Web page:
The potential cost-effectiveness of infant pneumococcal vaccines in Australia.Vaccine. 2011 Oct 19; 29(45):8077-85.V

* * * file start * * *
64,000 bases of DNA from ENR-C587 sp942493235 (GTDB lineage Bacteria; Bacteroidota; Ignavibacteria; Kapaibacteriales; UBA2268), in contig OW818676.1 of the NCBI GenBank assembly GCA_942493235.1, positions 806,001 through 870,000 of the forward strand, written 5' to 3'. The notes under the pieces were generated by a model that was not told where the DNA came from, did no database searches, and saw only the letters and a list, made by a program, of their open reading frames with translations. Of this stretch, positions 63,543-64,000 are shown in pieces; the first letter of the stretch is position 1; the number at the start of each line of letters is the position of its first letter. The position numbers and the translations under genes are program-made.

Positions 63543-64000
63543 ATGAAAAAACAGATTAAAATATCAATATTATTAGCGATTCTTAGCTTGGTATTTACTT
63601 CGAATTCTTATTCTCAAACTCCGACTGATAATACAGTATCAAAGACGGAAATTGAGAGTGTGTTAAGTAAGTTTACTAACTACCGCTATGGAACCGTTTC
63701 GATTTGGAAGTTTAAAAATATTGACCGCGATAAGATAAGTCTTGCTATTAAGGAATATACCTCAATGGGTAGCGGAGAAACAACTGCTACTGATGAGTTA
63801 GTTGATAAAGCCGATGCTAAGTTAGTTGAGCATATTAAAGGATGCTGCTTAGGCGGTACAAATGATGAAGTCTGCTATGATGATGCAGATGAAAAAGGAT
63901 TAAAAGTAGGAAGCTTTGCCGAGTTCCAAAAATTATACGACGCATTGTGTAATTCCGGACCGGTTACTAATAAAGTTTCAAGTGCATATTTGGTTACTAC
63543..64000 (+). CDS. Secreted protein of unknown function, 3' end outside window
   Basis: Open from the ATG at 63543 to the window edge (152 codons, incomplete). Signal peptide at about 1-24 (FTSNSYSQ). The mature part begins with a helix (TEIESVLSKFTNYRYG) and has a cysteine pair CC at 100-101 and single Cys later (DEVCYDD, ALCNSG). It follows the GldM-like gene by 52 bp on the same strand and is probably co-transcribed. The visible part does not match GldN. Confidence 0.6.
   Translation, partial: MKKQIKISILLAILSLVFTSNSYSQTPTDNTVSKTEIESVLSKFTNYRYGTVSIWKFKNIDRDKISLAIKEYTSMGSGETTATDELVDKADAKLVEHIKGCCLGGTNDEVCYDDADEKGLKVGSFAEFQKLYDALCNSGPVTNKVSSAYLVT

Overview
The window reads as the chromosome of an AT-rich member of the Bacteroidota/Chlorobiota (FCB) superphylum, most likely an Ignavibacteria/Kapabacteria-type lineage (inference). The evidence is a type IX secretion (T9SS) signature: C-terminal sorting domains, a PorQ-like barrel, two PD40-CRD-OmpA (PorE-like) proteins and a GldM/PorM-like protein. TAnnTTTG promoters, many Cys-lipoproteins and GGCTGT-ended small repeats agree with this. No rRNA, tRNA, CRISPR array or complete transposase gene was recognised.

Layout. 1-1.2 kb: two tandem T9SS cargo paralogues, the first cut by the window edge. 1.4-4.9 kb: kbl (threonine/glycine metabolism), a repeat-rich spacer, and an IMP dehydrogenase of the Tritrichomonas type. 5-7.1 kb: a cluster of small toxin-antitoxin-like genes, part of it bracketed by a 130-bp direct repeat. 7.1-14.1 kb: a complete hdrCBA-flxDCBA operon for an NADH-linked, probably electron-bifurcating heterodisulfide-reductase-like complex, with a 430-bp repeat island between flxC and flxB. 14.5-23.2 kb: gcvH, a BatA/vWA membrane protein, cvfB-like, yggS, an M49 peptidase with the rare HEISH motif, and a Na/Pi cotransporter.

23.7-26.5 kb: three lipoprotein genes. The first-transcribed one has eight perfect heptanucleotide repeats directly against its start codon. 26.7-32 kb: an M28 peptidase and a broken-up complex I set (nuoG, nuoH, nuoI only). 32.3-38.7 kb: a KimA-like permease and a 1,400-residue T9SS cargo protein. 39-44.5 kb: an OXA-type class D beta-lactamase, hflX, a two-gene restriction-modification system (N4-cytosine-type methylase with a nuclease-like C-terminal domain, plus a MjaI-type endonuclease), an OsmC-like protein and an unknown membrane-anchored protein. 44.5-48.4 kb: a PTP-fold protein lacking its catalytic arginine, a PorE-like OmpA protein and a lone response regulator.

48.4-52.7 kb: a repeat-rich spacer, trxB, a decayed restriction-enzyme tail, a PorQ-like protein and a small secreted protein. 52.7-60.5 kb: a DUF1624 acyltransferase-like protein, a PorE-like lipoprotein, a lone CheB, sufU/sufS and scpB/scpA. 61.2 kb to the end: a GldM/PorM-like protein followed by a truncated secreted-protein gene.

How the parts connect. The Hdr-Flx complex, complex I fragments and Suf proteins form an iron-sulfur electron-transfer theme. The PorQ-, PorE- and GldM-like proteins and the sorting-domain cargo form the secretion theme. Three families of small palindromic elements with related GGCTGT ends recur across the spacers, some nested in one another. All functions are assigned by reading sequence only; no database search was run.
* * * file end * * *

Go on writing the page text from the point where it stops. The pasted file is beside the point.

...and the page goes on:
Over the last decade infant pneumococcal vaccination has been adopted as part of routine immunisation schedules in many developed countries. Although highly successful in many settings such as Australia and the United States, rapid serotype replacement has occurred in some European countries. Recently two pneumococcal conjugate vaccines (PCVs) with extended serotype coverage have been licensed for use, a 10-valent (PHiD-CV) and a 13-valent (PCV-13) vaccine, and offer potential replacements for the existing vaccine (PCV-7) in Australia. To evaluate the cost-effectiveness of PCV programs we developed a static, deterministic state-transition model. The perspective for costs included those to the government and healthcare system. When compared to current practice (PCV-7) both vaccines offered potential benefits, with those estimated for PHiD-CV due primarily to prevention of otitis media and PCV-13 due to a further reduction in invasive disease in Australia. At equivalent total cost to vaccinate an infant, compared to no PCV the base-case cost per QALY saved were estimated at A$64,900 (current practice, PCV-7; 3+0), A$50,200 (PHiD-CV; 3+1) and A$55,300 (PCV-13; 3+0), respectively. However, assumptions regarding herd protection, serotype protection, otitis media efficacy, and vaccination cost changed the relative cost-effectiveness of alternative PCV programs. The high proportion of current invasive disease caused by serotype 19A (as included in PCV-13) may be a decisive factor in determining vaccine policy in Australia.